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Covid-19 has proven to be not solely a health crisis. Measures adopted by businesses and governments, such as flexible working and the job retention scheme, have shaped the impacts of the pandemic in ways not comparable to previous social and economic crises, while lockdowns and social distancing measures have had an unequal impact on those jobs frequently done by women and men.

We asked in our project if the pandemic is narrowing or reinforcing existing inequalities in levels of unemployment, for example, among other questions about working lives in the UK as the pandemic took hold. We used the UK’s largest study on employment circumstances, the Labour Force Survey, that gave us insight into the working lives of over 40,000 women and men, across 2019, through 2020 and into 2021.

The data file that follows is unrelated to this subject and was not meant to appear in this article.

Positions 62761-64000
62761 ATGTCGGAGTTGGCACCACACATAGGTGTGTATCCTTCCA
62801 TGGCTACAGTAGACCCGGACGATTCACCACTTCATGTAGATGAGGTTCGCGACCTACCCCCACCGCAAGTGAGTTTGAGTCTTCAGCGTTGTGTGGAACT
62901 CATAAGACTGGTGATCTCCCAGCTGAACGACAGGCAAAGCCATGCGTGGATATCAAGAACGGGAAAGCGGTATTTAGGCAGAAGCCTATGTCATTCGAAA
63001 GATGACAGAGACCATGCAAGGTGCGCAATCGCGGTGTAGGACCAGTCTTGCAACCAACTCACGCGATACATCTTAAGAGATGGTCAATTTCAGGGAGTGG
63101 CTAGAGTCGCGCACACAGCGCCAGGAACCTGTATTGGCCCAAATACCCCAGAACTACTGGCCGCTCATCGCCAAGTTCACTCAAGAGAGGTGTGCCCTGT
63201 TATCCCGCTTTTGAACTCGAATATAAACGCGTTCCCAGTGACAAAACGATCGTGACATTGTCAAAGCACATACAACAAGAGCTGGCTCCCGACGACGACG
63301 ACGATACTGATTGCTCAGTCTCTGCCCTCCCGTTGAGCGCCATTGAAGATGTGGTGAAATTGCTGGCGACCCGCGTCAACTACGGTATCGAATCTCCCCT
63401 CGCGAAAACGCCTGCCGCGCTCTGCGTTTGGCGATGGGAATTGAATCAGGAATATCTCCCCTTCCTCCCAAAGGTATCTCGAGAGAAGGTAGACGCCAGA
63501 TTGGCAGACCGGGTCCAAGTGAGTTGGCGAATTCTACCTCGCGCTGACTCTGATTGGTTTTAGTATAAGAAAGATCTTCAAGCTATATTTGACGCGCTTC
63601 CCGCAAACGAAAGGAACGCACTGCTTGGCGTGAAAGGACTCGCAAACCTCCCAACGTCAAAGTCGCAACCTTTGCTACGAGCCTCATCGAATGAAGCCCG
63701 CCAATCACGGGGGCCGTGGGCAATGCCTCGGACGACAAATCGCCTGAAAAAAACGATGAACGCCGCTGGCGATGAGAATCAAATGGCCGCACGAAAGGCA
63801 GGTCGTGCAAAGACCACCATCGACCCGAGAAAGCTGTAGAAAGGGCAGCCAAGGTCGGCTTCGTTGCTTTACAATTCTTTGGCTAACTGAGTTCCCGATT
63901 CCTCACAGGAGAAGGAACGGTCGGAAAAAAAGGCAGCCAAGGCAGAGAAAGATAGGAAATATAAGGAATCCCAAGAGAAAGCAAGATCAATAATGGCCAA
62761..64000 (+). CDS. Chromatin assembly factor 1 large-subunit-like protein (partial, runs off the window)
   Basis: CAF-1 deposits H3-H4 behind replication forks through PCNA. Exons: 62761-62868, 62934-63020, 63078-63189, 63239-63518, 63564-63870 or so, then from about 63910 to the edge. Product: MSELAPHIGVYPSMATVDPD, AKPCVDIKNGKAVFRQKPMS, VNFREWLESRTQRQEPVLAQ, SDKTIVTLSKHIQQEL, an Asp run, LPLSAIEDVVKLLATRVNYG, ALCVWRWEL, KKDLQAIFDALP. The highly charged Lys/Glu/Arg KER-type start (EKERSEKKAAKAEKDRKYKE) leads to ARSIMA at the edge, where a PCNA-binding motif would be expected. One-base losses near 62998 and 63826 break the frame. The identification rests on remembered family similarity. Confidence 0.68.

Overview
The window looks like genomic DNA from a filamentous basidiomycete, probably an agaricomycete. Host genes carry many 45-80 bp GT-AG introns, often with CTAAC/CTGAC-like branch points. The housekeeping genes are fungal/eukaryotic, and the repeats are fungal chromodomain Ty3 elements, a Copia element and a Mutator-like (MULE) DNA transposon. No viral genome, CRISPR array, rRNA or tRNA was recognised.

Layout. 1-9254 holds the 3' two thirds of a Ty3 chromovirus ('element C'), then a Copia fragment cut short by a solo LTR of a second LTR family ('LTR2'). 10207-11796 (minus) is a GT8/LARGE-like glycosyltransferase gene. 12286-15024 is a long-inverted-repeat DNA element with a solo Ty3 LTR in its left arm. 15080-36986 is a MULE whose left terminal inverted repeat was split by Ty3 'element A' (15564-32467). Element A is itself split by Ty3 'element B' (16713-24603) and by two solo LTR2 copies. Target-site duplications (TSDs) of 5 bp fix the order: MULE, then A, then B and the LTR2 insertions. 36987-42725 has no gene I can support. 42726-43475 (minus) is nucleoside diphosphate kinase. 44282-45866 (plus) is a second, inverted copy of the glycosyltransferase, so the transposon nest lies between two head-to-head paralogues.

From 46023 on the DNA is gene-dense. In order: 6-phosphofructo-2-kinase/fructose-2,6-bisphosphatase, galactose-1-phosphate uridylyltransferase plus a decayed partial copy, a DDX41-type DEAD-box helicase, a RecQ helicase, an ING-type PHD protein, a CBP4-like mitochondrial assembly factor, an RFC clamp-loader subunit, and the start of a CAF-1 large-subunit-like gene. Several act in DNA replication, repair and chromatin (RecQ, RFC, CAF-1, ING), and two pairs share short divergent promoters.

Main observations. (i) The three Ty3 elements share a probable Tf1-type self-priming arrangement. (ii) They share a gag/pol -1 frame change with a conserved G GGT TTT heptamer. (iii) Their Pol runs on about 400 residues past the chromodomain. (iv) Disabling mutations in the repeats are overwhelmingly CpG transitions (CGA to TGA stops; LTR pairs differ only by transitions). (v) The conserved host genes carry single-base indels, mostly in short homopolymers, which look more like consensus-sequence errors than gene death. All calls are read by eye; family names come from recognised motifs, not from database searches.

Before the pandemic struck, the official UK unemployment level was one of the lowest recorded. Our research shows just how steeply unemployment levels rose after the first national lockdown. At its peak in the summer of 2020, about one in 19 men and one in 21 women in the labour force were out of a job, compared to one in 25 men and one in 28 women in 2019.

The steepest increases in unemployment levels were experienced among minority-ethnic workers. There was a worrying, widening gap between how many of the white and how many of the minority-ethnic labour force reported that they were out of work, intensifying the pre-pandemic ethnic penalty here.

Women from Indian, Pakistani, non-Chinese Asian and other minority-ethnic backgrounds suffered the greatest increases in unemployment. They fared worse than men from those ethnic groups and worse than white women too, as inequalities of ethnicity and gender intersected to the women’s deep disadvantage.